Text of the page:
Lightning Labs, the developer of the high-speed transaction protocol Lightning Network (LN), has secured $10 million in Series A funding round.
The news was announced by Lightning Labs CEO and co-founder, Elizabeth Stark, in a blog post on Feb. 5. The company plans to allocate the raised funds to further development of the Lightning payments technology and scaling of its developer ecosystem.
Release of Lighting Labs’s first paid product
In the same announcement, Lightning Labs also introduced the beta version of Lightning Loop, the company’s first paid product. Lightning Loop aims to help startups, node operators and users send and receive on Lightning more efficiently, wherein users can transfer funds between the Bitcoin (BTC) blockchain and the LN in a non-custodial manner.
Stark also revealed that the company has seen over 30 companies that integrated its node monitoring tool called ldn so far, which allows node operators to monitor node usage in real time. Network reportedly motivated the developers to create a tool for preemptively spotting node and network issues.
Cointelegraph reached out to Stark for comment but had received no response as of press time. This article will be updated pending a response.
Efforts to speed up blockchain-based transactions
Lightning Network is designed to speed up blockchain-based transactions. It adds another layer to Bitcoin’s blockchain and enables users to create payment channels between any two parties on that extra layer. These channels can exist for as long as required, and because they’re set up between two people, transactions will be almost instant and the fees will be extremely low or even non-existent.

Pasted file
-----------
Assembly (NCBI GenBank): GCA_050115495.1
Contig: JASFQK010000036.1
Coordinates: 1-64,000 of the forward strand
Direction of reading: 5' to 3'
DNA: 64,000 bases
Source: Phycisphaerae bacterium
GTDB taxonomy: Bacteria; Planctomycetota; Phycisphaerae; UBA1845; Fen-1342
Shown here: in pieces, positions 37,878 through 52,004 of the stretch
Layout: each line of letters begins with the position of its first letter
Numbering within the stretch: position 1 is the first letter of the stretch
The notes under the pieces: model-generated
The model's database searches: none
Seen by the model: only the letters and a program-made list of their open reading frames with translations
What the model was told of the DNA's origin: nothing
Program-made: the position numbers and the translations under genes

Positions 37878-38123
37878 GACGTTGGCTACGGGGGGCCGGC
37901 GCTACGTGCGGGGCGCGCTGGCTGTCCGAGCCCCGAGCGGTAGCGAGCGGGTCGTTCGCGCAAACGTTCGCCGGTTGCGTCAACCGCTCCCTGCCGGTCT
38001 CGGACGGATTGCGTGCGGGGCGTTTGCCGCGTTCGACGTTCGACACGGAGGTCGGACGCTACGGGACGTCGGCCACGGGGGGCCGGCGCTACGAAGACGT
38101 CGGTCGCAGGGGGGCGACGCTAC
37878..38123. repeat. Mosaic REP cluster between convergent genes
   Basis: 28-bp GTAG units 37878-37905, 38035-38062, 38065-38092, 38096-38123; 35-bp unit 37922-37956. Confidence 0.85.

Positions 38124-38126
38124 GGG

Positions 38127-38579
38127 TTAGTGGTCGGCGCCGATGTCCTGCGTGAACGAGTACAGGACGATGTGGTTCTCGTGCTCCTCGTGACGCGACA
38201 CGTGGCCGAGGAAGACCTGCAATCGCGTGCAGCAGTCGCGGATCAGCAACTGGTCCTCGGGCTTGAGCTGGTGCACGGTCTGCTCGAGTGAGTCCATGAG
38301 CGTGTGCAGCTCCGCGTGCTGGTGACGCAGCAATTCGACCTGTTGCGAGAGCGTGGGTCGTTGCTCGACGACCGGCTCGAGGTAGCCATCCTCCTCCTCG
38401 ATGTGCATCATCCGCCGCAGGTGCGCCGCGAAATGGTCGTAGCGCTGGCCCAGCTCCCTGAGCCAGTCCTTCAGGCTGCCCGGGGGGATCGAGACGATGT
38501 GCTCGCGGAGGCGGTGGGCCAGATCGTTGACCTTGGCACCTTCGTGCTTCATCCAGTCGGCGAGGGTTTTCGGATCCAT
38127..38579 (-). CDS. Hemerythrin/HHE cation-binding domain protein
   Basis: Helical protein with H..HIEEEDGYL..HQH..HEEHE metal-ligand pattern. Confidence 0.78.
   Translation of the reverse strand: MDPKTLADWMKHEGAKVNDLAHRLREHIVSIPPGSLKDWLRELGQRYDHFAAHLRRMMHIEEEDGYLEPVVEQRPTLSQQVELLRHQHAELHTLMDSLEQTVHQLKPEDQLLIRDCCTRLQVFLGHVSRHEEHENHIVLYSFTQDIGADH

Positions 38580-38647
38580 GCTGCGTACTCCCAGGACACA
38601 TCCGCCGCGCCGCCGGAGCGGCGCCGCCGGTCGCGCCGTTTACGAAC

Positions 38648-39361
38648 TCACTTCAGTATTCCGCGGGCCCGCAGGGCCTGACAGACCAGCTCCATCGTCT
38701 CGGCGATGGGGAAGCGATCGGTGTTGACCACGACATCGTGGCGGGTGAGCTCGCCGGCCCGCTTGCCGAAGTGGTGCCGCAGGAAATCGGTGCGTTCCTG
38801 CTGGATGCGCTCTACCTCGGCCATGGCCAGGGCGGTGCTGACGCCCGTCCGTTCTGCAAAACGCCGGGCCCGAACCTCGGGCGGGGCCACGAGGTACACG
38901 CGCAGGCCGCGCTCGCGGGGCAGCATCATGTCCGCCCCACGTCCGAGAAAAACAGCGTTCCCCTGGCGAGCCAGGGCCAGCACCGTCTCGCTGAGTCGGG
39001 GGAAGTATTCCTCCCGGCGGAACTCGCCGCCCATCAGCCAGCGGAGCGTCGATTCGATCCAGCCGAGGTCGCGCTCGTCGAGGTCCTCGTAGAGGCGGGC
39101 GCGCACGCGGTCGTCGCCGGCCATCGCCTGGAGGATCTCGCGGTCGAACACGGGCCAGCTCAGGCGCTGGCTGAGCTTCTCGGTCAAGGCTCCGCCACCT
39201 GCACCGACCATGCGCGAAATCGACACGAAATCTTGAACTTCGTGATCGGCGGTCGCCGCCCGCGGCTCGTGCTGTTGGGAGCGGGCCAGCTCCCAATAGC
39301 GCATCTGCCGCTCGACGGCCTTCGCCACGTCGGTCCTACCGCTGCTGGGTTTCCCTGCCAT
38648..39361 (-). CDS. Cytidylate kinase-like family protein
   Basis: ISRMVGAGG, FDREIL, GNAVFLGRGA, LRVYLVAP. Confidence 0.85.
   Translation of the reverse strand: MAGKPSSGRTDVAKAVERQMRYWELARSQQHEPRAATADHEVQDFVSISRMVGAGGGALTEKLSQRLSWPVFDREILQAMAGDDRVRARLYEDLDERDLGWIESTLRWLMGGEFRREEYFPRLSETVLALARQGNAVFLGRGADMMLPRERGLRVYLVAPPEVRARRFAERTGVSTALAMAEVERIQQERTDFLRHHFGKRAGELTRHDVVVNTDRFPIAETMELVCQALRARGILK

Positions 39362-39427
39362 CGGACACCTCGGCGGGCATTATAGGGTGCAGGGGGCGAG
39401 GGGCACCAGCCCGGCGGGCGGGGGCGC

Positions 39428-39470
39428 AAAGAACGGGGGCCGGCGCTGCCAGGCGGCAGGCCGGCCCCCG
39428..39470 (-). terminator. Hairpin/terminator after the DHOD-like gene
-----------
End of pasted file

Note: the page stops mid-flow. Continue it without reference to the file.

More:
Over the years, the Bitcoin community has come up with various proposals on how to improve Bitcoin’s scalability. They have yet to reach a resounding consensus. Earlier in February, a group of researchers at the Massachusetts Institute of Technology revealed the creation of a new cryptocurrency-routing scheme to speed up blockchain-based transactions.
The solution considers that transactions are performed with minimal involvement from the blockchain, and claims to eliminate a scenario in which one of the users in the joint account handles too many transactions.
Joseph Spezzano received a Masters Degree in computer science from The University of Massachusetts. Joseph has been working as a full-time blockchain programmer for the past 5 years. In his spare time, Joseph enjoys writing for CryptocurrencyInvestments.com and traveling.